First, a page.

Organized Panel Session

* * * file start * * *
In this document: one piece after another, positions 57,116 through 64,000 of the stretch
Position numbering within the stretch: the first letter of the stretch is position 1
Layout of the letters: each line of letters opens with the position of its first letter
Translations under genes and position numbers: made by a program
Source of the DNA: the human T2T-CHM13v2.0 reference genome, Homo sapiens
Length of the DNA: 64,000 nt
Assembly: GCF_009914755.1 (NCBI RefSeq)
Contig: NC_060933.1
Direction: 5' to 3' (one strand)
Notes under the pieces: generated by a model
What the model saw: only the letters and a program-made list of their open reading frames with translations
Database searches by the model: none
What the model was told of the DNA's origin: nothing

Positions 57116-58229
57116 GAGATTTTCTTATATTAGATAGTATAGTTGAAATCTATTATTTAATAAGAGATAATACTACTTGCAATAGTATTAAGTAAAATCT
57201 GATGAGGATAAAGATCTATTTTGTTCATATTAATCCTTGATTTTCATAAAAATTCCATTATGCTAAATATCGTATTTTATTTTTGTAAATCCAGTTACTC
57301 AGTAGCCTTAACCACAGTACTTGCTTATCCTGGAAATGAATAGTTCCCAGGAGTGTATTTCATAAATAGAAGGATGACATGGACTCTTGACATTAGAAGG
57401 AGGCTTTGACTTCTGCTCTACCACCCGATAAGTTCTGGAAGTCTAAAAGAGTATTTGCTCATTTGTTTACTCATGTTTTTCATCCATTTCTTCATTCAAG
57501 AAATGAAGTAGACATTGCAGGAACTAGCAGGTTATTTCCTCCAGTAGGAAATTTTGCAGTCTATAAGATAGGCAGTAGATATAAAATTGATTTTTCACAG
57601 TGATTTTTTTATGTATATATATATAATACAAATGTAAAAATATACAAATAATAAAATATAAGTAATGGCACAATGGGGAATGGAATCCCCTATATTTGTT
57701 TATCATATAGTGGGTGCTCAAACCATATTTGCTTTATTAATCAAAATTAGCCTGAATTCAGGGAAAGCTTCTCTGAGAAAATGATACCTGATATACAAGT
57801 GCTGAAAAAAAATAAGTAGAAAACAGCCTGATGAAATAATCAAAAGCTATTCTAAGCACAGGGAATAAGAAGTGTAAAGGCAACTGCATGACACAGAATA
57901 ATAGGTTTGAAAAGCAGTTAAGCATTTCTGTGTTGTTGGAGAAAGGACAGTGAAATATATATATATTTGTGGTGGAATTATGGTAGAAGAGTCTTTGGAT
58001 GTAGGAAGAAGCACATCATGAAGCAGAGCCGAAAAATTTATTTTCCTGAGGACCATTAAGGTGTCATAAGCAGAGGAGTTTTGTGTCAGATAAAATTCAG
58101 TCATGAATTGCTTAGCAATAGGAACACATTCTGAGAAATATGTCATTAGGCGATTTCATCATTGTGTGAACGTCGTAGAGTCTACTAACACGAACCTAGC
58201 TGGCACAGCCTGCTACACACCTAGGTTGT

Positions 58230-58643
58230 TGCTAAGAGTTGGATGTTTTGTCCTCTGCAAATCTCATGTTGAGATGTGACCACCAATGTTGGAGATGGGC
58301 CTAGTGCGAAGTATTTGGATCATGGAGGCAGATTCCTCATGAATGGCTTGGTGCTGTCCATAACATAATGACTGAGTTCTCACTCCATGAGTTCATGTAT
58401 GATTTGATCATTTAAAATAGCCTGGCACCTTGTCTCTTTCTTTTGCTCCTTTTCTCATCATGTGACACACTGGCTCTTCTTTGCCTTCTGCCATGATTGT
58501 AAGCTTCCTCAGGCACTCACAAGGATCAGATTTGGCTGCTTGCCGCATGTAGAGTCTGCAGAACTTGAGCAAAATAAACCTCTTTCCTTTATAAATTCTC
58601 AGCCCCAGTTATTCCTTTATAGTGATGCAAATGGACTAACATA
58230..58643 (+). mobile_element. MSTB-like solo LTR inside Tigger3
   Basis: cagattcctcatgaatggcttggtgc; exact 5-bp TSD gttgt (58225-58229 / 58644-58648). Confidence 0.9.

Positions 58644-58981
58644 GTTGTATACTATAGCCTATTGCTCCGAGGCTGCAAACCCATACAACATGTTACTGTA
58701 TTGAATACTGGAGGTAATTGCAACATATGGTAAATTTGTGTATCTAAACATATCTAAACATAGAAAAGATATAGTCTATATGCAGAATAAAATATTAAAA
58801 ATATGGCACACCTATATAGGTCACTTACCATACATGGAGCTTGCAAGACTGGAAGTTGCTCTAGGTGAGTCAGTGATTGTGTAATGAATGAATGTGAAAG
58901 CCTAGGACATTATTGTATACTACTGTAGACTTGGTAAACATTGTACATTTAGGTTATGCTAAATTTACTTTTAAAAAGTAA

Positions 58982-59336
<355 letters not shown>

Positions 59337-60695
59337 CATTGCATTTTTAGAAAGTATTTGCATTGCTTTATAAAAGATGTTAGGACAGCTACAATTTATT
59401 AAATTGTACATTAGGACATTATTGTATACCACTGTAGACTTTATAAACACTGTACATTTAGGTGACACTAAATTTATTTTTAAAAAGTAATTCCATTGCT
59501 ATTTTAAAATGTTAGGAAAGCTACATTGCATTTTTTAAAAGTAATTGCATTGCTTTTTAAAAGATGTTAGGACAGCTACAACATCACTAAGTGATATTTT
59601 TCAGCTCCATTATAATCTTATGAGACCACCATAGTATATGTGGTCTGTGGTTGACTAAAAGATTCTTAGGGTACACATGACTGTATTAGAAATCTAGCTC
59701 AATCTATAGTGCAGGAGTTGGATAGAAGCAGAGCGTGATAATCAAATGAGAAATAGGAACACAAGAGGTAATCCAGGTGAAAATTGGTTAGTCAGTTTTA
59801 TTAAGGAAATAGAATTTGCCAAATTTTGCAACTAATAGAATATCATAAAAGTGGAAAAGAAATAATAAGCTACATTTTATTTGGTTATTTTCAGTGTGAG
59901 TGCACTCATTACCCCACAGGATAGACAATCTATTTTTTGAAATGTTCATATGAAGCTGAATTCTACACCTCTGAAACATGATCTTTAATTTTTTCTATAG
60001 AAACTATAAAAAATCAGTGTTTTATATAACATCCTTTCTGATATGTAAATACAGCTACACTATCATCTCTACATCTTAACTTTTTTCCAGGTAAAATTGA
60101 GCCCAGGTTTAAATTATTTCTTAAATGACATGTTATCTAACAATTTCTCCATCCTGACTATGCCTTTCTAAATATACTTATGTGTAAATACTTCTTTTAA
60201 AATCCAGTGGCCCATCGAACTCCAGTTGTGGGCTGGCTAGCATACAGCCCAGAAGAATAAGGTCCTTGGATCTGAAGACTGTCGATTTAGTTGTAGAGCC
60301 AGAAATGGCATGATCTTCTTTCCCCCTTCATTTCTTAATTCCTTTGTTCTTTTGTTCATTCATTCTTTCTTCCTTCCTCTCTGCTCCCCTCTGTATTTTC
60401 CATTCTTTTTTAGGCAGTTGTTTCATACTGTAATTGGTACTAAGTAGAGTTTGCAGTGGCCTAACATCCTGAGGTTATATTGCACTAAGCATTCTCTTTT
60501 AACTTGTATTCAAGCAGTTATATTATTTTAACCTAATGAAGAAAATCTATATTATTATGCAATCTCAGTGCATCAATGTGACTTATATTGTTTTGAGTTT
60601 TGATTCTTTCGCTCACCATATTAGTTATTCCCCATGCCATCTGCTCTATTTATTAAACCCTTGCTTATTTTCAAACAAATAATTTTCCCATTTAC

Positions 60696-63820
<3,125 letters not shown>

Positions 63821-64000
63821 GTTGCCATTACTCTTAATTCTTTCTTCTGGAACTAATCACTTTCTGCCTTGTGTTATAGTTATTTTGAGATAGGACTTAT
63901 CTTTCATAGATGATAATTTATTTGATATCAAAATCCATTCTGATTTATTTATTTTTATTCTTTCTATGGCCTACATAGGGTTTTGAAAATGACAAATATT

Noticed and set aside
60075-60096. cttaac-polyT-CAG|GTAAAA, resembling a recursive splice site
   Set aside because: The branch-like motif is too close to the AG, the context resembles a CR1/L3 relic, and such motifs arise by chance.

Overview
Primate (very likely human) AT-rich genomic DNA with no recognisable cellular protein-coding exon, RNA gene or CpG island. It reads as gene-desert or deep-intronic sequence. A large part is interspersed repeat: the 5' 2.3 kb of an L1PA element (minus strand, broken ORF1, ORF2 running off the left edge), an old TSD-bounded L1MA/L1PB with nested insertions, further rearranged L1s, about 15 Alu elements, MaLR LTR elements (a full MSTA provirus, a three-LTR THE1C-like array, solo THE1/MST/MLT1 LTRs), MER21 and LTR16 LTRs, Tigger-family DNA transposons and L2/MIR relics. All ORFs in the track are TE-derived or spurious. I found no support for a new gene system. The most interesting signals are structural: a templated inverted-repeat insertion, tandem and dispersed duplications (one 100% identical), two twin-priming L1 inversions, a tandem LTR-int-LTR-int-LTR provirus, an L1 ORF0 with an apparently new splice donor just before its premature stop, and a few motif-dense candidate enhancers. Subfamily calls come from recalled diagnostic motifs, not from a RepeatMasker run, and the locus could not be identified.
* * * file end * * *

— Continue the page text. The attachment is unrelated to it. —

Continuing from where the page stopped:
As historians of early modern India have shown, the seventeenth-century heyday of the Mughal empire (1526-1858) was a period of economic expansion and the rapid commercialization of agriculture, manufacturing, and credit. By the eighteenth century, political power too became commercialized, as revenue rights and government offices were routinely bought, sold, and leased, creating new pressures on Mughal imperial governance and new political opportunities for Indian commercial interests and European trading companies. Taking these observations as a point of departure, this panel asks how early modern commercialization impacted the specific structures of a wide range of domestic economies in eighteenth and nineteenth-century South Asia; how it reshaped power relations within elite and non-elite households; and how it reconfigured political, economic, and conceptual relationships between households and “the state.” Beginning in late-Mughal North India, Murari Jha considers shifts in the wider domestic economy as commodity production and Gangetic trade were rerouted towards new nodes of capital and credit. Nick Abbott examines the influence of commercialization on intra-dynastic finance and conceptions of statehood in the Mughal successor regime of Awadh (1722-1856). Rochisha Narayan explores the long-term transformation of cash pensioning as a commercially inflected political practice into a powerful mode of colonial control. Finally, Elizabeth Lhost uses early twentieth-century cases of marriage, divorce, and abandonment to examine the law’s assessment of household accounting. Taken together, the papers illustrate the manifold ways commercialization and colonial expansion remade domestic economies, household politics, and the experience of state power in South Asia.